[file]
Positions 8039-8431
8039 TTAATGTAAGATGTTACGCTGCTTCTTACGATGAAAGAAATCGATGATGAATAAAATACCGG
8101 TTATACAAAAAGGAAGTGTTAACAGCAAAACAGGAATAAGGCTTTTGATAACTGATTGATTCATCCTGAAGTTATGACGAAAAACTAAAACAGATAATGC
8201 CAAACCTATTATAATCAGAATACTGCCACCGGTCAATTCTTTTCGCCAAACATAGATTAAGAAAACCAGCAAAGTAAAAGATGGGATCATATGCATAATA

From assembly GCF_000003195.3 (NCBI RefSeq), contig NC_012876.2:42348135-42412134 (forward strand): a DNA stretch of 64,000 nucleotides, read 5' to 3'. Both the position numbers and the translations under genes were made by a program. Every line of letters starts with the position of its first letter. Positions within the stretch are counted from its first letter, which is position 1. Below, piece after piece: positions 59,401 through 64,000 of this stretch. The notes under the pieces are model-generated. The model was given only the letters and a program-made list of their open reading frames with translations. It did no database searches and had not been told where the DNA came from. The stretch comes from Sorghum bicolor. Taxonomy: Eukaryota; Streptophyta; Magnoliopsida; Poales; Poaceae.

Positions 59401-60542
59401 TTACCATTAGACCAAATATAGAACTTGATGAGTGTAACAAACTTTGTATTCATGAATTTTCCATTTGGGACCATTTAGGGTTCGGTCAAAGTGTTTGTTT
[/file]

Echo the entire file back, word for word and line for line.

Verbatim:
Positions 8039-8431
8039 TTAATGTAAGATGTTACGCTGCTTCTTACGATGAAAGAAATCGATGATGAATAAAATACCGG
8101 TTATACAAAAAGGAAGTGTTAACAGCAAAACAGGAATAAGGCTTTTGATAACTGATTGATTCATCCTGAAGTTATGACGAAAAACTAAAACAGATAATGC
8201 CAAACCTATTATAATCAGAATACTGCCACCGGTCAATTCTTTTCGCCAAACATAGATTAAGAAAACCAGCAAAGTAAAAGATGGGATCATATGCATAATA

From assembly GCF_000003195.3 (NCBI RefSeq), contig NC_012876.2:42348135-42412134 (forward strand): a DNA stretch of 64,000 nucleotides, read 5' to 3'. Both the position numbers and the translations under genes were made by a program. Every line of letters starts with the position of its first letter. Positions within the stretch are counted from its first letter, which is position 1. Below, piece after piece: positions 59,401 through 64,000 of this stretch. The notes under the pieces are model-generated. The model was given only the letters and a program-made list of their open reading frames with translations. It did no database searches and had not been told where the DNA came from. The stretch comes from Sorghum bicolor. Taxonomy: Eukaryota; Streptophyta; Magnoliopsida; Poales; Poaceae.

Positions 59401-60542
59401 TTACCATTAGACCAAATATAGAACTTGATGAGTGTAACAAACTTTGTATTCATGAATTTTCCATTTGGGACCATTTAGGGTTCGGTCAAAGTGTTTGTTT